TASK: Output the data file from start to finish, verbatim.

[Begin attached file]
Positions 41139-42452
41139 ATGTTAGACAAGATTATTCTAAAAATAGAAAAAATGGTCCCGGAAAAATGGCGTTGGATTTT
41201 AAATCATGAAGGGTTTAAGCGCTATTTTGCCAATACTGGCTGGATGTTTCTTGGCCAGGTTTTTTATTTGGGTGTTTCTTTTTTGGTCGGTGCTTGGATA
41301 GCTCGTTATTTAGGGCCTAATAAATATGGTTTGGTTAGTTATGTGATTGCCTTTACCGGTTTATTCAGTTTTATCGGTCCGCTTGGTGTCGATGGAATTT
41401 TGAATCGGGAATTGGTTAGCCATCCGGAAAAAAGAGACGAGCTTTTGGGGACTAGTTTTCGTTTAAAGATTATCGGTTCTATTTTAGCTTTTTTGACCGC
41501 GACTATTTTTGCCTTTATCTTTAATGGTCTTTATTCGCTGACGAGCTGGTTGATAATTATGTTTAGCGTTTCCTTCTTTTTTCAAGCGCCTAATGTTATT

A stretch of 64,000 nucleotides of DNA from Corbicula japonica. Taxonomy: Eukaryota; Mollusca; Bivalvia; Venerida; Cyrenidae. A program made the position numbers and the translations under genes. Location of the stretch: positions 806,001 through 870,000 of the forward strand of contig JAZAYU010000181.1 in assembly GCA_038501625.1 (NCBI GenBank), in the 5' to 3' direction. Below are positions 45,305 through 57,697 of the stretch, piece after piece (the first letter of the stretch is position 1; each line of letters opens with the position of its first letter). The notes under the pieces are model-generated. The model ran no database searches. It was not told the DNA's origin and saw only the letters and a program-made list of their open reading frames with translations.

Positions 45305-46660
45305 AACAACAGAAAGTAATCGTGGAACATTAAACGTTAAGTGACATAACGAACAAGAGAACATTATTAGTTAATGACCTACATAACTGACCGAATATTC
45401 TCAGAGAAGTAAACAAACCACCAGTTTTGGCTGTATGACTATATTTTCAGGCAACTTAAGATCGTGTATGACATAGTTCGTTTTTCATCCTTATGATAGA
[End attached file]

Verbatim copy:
Positions 41139-42452
41139 ATGTTAGACAAGATTATTCTAAAAATAGAAAAAATGGTCCCGGAAAAATGGCGTTGGATTTT
41201 AAATCATGAAGGGTTTAAGCGCTATTTTGCCAATACTGGCTGGATGTTTCTTGGCCAGGTTTTTTATTTGGGTGTTTCTTTTTTGGTCGGTGCTTGGATA
41301 GCTCGTTATTTAGGGCCTAATAAATATGGTTTGGTTAGTTATGTGATTGCCTTTACCGGTTTATTCAGTTTTATCGGTCCGCTTGGTGTCGATGGAATTT
41401 TGAATCGGGAATTGGTTAGCCATCCGGAAAAAAGAGACGAGCTTTTGGGGACTAGTTTTCGTTTAAAGATTATCGGTTCTATTTTAGCTTTTTTGACCGC
41501 GACTATTTTTGCCTTTATCTTTAATGGTCTTTATTCGCTGACGAGCTGGTTGATAATTATGTTTAGCGTTTCCTTCTTTTTTCAAGCGCCTAATGTTATT

A stretch of 64,000 nucleotides of DNA from Corbicula japonica. Taxonomy: Eukaryota; Mollusca; Bivalvia; Venerida; Cyrenidae. A program made the position numbers and the translations under genes. Location of the stretch: positions 806,001 through 870,000 of the forward strand of contig JAZAYU010000181.1 in assembly GCA_038501625.1 (NCBI GenBank), in the 5' to 3' direction. Below are positions 45,305 through 57,697 of the stretch, piece after piece (the first letter of the stretch is position 1; each line of letters opens with the position of its first letter). The notes under the pieces are model-generated. The model ran no database searches. It was not told the DNA's origin and saw only the letters and a program-made list of their open reading frames with translations.

Positions 45305-46660
45305 AACAACAGAAAGTAATCGTGGAACATTAAACGTTAAGTGACATAACGAACAAGAGAACATTATTAGTTAATGACCTACATAACTGACCGAATATTC
45401 TCAGAGAAGTAAACAAACCACCAGTTTTGGCTGTATGACTATATTTTCAGGCAACTTAAGATCGTGTATGACATAGTTCGTTTTTCATCCTTATGATAGA